In the Trenches

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This is one area Bielema has made an immediate difference. In a short time, Arkansas’ offensive line went from a question mark to a strength. Sophomores Dan Skipper and Denver Kirkland headline a unit that bulldozed Texas Tech’s defensive line and leads the way for a rushing attack that ranks No. 2 nationally with an average of 7.9 yards per carry. The future for the offensive line looks bright with freshmen Frank Ragnow and Brian Wallace already appearing on the depth chart. Defensively, Arkansas has six freshmen or sophomores listed up front. It sounds cliché, but winning in the SEC starts in the trenches. The Razorbacks have the makings of a solid offensive and defensive line over the next few seasons.

Obstacles to Overcome

Brutal SEC West

Arkansas 2014 Schedule

 

Aug. 30

Sept. 6

Nicholls State

Sept. 13

Sept. 20

Sept. 27

Oct. 11

Oct. 18

Oct. 25

Nov. 1

at 

Nov. 15

Nov. 22

Nov. 29 

at 

Sure, Arkansas – yes it’s a small sample size – looks to be improved in 2014. But realistically, what’s the win total for this team by December? The SEC West is unforgiving, hosting two national title contenders in Alabama and Auburn, teams on the rise in Texas A&M, Ole Miss and Mississippi State, while LSU appears to be on track to quickly reload after a rash of personnel departures. Winning a game against an opponent from the West will be tough, and the Razorbacks play Missouri and Georgia in crossover play with the East. Ouch.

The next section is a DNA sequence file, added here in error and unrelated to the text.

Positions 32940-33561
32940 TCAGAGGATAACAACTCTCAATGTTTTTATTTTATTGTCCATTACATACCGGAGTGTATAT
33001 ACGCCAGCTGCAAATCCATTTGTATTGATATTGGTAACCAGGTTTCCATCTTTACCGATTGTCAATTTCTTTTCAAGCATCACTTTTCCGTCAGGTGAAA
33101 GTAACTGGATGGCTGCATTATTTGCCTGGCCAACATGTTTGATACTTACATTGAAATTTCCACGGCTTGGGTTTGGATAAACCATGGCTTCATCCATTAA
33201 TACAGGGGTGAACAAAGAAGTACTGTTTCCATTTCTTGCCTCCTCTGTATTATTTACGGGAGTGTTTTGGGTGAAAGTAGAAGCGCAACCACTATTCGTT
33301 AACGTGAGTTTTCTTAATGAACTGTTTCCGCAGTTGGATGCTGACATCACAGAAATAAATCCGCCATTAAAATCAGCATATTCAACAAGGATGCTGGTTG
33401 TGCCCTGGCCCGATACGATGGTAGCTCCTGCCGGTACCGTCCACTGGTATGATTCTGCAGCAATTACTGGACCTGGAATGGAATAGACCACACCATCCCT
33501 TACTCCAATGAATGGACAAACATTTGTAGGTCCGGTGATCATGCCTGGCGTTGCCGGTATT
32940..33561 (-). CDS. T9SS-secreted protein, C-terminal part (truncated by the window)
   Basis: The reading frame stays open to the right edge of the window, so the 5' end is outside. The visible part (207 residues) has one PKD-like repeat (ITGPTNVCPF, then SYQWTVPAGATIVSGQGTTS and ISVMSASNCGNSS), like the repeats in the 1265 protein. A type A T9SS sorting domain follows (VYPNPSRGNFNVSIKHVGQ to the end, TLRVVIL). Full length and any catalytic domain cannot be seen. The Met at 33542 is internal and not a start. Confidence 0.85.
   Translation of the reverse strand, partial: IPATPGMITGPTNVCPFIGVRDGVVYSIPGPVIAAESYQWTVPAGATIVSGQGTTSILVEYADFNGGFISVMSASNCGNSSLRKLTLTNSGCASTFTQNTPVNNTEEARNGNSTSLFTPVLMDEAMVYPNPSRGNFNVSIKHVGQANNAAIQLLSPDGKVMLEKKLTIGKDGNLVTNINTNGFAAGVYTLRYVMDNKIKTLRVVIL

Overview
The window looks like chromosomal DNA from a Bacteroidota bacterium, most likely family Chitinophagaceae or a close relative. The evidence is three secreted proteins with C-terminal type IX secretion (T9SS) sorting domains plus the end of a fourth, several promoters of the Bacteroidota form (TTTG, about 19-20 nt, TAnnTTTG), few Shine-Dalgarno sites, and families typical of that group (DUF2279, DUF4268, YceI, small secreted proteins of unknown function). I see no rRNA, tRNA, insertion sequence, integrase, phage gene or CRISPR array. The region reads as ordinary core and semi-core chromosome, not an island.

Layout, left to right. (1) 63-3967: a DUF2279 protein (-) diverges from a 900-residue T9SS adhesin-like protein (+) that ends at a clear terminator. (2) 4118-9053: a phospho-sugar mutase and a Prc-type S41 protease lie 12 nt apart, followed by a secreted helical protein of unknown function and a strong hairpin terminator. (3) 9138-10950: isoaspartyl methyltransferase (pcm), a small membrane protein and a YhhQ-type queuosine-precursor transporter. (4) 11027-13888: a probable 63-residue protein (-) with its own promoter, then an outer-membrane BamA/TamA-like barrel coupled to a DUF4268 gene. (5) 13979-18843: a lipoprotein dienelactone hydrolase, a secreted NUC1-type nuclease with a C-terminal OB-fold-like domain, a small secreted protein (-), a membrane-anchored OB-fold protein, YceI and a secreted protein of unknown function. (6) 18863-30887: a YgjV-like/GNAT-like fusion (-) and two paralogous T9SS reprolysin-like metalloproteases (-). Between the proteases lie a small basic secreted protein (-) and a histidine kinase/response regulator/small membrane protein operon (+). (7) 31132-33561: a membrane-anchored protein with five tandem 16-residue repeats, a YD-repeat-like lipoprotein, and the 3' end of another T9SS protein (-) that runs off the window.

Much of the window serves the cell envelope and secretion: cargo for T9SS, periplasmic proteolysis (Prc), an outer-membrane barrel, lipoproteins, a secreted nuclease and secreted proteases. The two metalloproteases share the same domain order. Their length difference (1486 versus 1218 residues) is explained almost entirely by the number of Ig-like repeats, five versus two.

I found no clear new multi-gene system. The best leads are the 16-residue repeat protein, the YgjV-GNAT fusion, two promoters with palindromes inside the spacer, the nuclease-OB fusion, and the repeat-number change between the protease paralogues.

Developing the Passing Attack
A healthy Brandon Allen at quarterback will solve some of the Razorbacks’ passing game, but this offense averaged only 148.5 yards passing per game last year. Through three games, Arkansas is averaging just 141.7 yards per game through the air, but quarterbacks have already tossed six touchdowns after tossing a total of 15 in 12 games in 2013. In addition to Allen, the Razorbacks need more help from the receiving corps. Can Bielema and coordinator Jim Chaney develop a gamebreaker or two here?

Talent at Linebacker/Defensive Back

The Razorbacks will miss defensive end Trey Flowers next year, but the depth chart up front is mostly comprised of sophomores and freshmen. Sophomore Darius Philon is one of the SEC’s rising stars, and sophomore nose guard Taiwan Johnson has 3.5 sacks in 2014. Despite the optimism up front, the back seven is still a work in progress. Arkansas’ linebacking corps and defensive backfield ranked near the bottom of most SEC unit rankings in the preseason. If the Razorbacks are going to take a step forward on defense, secondary and linebacker play has to improve.

Looking Ahead to 2015

Arkansas is slated to lose 19 seniors this offseason. However, just nine are listed as starters on the depth chart.

Next season's schedule also is more favorable, featuring a rebuilding Tennessee team from the East and a home date against Mississippi State.

With most of the core returning, 2015 should be a better gauge of how far the Razorbacks have come in Bielema’s tenure.

Regardless of the final record in 2014, Arkansas is on the right track. The Razorbacks are building a ground-and-pound offense that resembles Bielema’s offenses at Wisconsin, and there’s young talent to build around on defense.

Winning a SEC game with a difficult schedule is going to be a challenge in 2014. However, Bielema and this staff won’t have to have wins to show progress, especially if the Razorbacks are competitive in every conference game.

Patience is required with a coaching change, especially in Fayetteville – in a brutal SEC West – after going through a messy end to Petrino’s tenure and the tumultuous one-year stint under Smith.


Bielema has plenty of work to do and by no means is Arkansas a finished product. But with a talented (and youthful) core in place, combined with the improvement at the end of 2013 and start to '14, the Razorbacks are turning a corner and appear to be deepening what is already college football’s toughest division.